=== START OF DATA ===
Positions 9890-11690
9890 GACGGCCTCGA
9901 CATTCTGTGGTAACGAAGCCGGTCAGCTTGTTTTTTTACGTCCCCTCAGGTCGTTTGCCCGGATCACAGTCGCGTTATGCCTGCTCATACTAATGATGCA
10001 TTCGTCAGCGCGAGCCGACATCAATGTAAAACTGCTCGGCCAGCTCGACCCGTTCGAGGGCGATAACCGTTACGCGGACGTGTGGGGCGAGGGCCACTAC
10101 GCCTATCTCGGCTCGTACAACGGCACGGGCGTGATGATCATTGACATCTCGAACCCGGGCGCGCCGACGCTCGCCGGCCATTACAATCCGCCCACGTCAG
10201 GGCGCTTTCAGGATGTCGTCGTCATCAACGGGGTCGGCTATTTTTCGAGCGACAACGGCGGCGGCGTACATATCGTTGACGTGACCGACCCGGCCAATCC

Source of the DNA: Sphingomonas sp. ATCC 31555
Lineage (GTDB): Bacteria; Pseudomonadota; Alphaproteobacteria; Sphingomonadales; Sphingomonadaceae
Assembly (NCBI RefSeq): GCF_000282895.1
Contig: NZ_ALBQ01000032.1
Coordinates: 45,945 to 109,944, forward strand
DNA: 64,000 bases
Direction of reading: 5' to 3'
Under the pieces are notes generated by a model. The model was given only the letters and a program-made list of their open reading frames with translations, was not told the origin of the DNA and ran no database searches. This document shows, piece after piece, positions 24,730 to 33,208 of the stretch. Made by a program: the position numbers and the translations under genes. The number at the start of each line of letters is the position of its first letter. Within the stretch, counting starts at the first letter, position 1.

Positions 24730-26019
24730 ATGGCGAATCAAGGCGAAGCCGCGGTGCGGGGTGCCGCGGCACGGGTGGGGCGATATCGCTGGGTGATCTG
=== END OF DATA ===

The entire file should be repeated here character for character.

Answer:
Positions 9890-11690
9890 GACGGCCTCGA
9901 CATTCTGTGGTAACGAAGCCGGTCAGCTTGTTTTTTTACGTCCCCTCAGGTCGTTTGCCCGGATCACAGTCGCGTTATGCCTGCTCATACTAATGATGCA
10001 TTCGTCAGCGCGAGCCGACATCAATGTAAAACTGCTCGGCCAGCTCGACCCGTTCGAGGGCGATAACCGTTACGCGGACGTGTGGGGCGAGGGCCACTAC
10101 GCCTATCTCGGCTCGTACAACGGCACGGGCGTGATGATCATTGACATCTCGAACCCGGGCGCGCCGACGCTCGCCGGCCATTACAATCCGCCCACGTCAG
10201 GGCGCTTTCAGGATGTCGTCGTCATCAACGGGGTCGGCTATTTTTCGAGCGACAACGGCGGCGGCGTACATATCGTTGACGTGACCGACCCGGCCAATCC

Source of the DNA: Sphingomonas sp. ATCC 31555
Lineage (GTDB): Bacteria; Pseudomonadota; Alphaproteobacteria; Sphingomonadales; Sphingomonadaceae
Assembly (NCBI RefSeq): GCF_000282895.1
Contig: NZ_ALBQ01000032.1
Coordinates: 45,945 to 109,944, forward strand
DNA: 64,000 bases
Direction of reading: 5' to 3'
Under the pieces are notes generated by a model. The model was given only the letters and a program-made list of their open reading frames with translations, was not told the origin of the DNA and ran no database searches. This document shows, piece after piece, positions 24,730 to 33,208 of the stretch. Made by a program: the position numbers and the translations under genes. The number at the start of each line of letters is the position of its first letter. Within the stretch, counting starts at the first letter, position 1.

Positions 24730-26019
24730 ATGGCGAATCAAGGCGAAGCCGCGGTGCGGGGTGCCGCGGCACGGGTGGGGCGATATCGCTGGGTGATCTG